This week has been moving plants to better locations, buying a few new plants, and watching new roses leaf out.
And waiting for a butterfly to emerge:
New plant: Penstemon heterophyllus 'Blue Springs'. I've tried Penstemons in the past--they all very quickly died. This one at least has not--yet.
The mature roses are leafed out and beautiful. About every fourth one has a flower or two opening. Our meager rainfall seemed to make them happy, meager though it has been.
Aloe megalacantha has a huge cloud of yellow flowers. A. marlothii still looks fabulous, A. cameronii already finished blooming.
There's a volunteer Lavender that needs moving. I'm waiting for a cool, overcast stretch of weather; rain would help. And apparently this Saturday through Monday will bring exactly that, (Wheeeeeeeeeeeeeeeee!!!!!!!!! Yeeeeeeeee haaaaaawww!!!!!!!!!)
The black-leaf Lagerstroemia survived its first dormancy in the garden. So nice to see that foliage again. Welcome back, gorgeous!
I first became acquainted with Sideritis cypria via A Growing Obsession blog, Sideritis is what I thought Stachys byzantina would be--a neat clump of fuzzy silver grey foliage. Stachys byzantina was a disaster in this garden. Sideritis is a gem. Planted last June as a tiny seedling, it thrived in our drought. Now it's going to bloom, and I hope to get seedlings, because one plant is not enough.
To my surprise I had a credit at a local chain garden center. A second Abelia 'Kaleidoscope' came home and immediately went up on the east-facing slope. Another outstanding plant: tough, uncomplaining, always striking to look at. The summer flowers are incidental, but are yet another source of nectar for hummingbirds. The foliage color agrees nicely with several Yucca 'Bright Star', already in residence up there.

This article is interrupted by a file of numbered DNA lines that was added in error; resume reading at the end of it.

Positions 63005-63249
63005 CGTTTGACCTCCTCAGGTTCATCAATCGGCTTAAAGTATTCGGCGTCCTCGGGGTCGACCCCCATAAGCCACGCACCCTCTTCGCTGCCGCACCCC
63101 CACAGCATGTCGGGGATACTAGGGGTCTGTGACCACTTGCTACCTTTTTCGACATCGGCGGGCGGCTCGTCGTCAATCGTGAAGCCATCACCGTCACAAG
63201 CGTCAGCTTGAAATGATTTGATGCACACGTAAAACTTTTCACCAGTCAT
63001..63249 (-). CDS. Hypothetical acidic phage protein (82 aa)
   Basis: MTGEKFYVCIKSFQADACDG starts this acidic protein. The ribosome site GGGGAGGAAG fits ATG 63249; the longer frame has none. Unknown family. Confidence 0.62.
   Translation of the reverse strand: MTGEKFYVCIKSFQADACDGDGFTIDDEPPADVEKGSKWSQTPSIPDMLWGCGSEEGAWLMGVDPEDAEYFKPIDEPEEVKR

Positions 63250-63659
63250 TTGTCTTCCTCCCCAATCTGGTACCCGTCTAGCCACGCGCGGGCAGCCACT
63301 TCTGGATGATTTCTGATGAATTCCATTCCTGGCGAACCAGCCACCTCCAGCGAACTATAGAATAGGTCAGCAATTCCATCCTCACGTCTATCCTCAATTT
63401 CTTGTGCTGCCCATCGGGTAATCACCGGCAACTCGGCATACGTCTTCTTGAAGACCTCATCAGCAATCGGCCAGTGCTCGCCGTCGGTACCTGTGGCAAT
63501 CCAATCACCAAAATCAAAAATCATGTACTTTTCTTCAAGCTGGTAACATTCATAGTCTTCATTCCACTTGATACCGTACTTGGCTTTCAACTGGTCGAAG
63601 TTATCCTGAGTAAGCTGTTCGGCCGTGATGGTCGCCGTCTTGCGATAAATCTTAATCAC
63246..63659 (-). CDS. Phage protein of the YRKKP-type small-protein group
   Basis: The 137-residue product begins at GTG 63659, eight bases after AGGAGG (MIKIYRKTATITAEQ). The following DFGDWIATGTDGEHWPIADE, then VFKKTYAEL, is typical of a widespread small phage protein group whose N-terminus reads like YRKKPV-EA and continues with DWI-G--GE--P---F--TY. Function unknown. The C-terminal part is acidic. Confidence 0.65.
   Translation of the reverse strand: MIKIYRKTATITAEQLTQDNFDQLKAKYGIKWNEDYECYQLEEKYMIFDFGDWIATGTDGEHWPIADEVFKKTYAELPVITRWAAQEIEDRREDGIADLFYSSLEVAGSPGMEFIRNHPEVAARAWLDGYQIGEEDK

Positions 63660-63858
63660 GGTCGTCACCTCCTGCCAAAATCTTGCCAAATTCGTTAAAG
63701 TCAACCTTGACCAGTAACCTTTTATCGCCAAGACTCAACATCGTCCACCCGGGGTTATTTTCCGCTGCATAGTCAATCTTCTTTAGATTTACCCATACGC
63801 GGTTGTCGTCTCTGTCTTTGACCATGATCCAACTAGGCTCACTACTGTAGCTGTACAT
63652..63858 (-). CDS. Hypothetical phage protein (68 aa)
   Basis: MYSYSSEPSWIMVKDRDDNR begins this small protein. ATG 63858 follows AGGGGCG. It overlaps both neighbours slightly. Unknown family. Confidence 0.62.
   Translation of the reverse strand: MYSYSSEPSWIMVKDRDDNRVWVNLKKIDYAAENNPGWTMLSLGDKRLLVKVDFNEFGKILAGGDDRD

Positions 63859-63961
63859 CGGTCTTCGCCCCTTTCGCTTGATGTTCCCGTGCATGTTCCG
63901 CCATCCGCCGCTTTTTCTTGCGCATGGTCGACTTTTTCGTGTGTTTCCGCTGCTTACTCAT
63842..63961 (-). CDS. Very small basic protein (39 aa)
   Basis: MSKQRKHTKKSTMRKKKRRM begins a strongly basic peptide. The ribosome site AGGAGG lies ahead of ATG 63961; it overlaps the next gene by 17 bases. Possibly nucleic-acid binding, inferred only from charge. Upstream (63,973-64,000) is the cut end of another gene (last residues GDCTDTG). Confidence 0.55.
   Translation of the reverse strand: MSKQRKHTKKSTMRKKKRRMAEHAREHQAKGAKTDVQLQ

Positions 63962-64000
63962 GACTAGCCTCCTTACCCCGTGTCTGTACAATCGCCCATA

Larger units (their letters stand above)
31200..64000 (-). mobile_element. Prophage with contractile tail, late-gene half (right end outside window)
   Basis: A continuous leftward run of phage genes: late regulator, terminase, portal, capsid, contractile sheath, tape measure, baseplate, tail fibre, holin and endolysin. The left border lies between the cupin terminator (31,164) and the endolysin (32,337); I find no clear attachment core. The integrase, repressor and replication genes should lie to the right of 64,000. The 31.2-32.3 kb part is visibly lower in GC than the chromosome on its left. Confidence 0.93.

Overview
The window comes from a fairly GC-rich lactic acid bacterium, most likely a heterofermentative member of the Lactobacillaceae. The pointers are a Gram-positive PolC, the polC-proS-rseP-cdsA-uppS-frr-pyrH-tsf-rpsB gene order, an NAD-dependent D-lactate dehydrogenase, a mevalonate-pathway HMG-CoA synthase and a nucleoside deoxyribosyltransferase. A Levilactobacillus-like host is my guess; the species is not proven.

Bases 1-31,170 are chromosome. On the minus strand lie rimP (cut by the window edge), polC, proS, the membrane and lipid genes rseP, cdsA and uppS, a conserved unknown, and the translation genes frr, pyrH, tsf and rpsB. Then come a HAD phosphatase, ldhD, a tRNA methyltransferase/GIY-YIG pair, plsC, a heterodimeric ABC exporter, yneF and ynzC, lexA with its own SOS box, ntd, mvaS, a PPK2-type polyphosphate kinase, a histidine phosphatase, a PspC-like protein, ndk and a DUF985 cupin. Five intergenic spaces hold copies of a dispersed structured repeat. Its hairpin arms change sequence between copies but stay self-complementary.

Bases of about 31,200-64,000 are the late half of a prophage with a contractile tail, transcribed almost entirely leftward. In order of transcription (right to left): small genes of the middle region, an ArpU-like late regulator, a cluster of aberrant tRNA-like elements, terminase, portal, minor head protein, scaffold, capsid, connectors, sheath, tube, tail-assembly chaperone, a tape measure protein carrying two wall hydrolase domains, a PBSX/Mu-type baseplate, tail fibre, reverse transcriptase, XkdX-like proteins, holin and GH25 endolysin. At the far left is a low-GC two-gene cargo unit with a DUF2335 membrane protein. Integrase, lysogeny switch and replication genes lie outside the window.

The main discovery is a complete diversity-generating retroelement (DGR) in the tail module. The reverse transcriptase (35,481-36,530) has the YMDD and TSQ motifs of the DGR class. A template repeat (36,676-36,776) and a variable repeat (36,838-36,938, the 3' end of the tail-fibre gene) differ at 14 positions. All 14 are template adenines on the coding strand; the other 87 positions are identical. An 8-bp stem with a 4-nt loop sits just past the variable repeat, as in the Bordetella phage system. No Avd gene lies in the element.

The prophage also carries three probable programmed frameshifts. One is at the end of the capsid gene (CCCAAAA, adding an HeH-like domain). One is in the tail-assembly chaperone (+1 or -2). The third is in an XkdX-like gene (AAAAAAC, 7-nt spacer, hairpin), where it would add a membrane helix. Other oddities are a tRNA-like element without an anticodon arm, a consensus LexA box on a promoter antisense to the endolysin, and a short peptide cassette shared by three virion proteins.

Added a new Rhodanthemum (aka Pyrethropsis hosmariense). I pulled out the old one after more than a decade, but small bits are coming back from the roots, and I'm glad. The local rabbit sampled this one, but spit out the bits.
Another new little plant, a California native, Solanum xanthi. No idea how this will do, though Late To The Garden Party reports initial success.
New Salvia 'Waverly', said to be an outstanding performer in Southern California, but big, not petite. Perhaps this will be temporary--I meant the spot for a yellow rose.
The white and lavender flowers will agree with the 'Climbing Iceberg' rose to its left, and the Geranium 'Rozanne' at its base.
I had initially moved a 'Molineux' rose to the spot, but it did not survive, killed off by the move and a hot, rainless February. New rose 'Home Run' is just under 'Iceberg', as a red accent diagonally placed to red climber 'Altissimo'. That's my excuse, and I'm sticking to it.
New climbing rose 'Tropical Lightning'. The flowers are an intriguing mix of dark orange striped cream. Oooh! How could I not? It's been protected from February's hot sun by a shade cloth draped over the cage. Hoping, but not expecting, a cooler March.
'Tropical Lightning' might be a gaudy combo with nearby 'Fourth of July'. Oh, well. I'm good at gaudy.
The last new rose of the year is at the top of this next photo, with a transplanted 'Rozanne' indicated below center. 'Dee-Lish®' is supposed to be extremely fragrant. I hesitated to buy it because of the stupid name. Dear rose marketing departments of the world, people who grow roses are not idiots.
Oh 'Barcelona', how I've missed you! Welcome back.
Planted last year at the start of last summer(!), Grevillea 'Peaches and Cream' has exceeded expectations, inducing Springphoria.
In the very shaded back gully, a newly planted big-box 'Kramers Supreme' Camellia, meaning it is probably mislabelled. I have the idea of turning this once sunny area into a kind of Camellia theater.
The Camellia takes the place of a 'Mrs. B. R. Cant' rose that got shaded out by the Italian Cypress above and the Syzygium to the west; I intended to move the rose, an excellent variety, but it had extensive crown and root gall. Trashed.
Camellias, established and with shaded roots, have extremely low water requirements. I have a couple of healthy C. sasanquas that get 1/4th the water of most of my Agaves. Consider that.
Elegant 'Pink Gruss an Aachen', I have missed you!
New plants, new roses, fresh foliage, fresh flowers. Springphoria!
Winter can continue as long as it likes, however. For a Southern California gardener, that's when the fun is.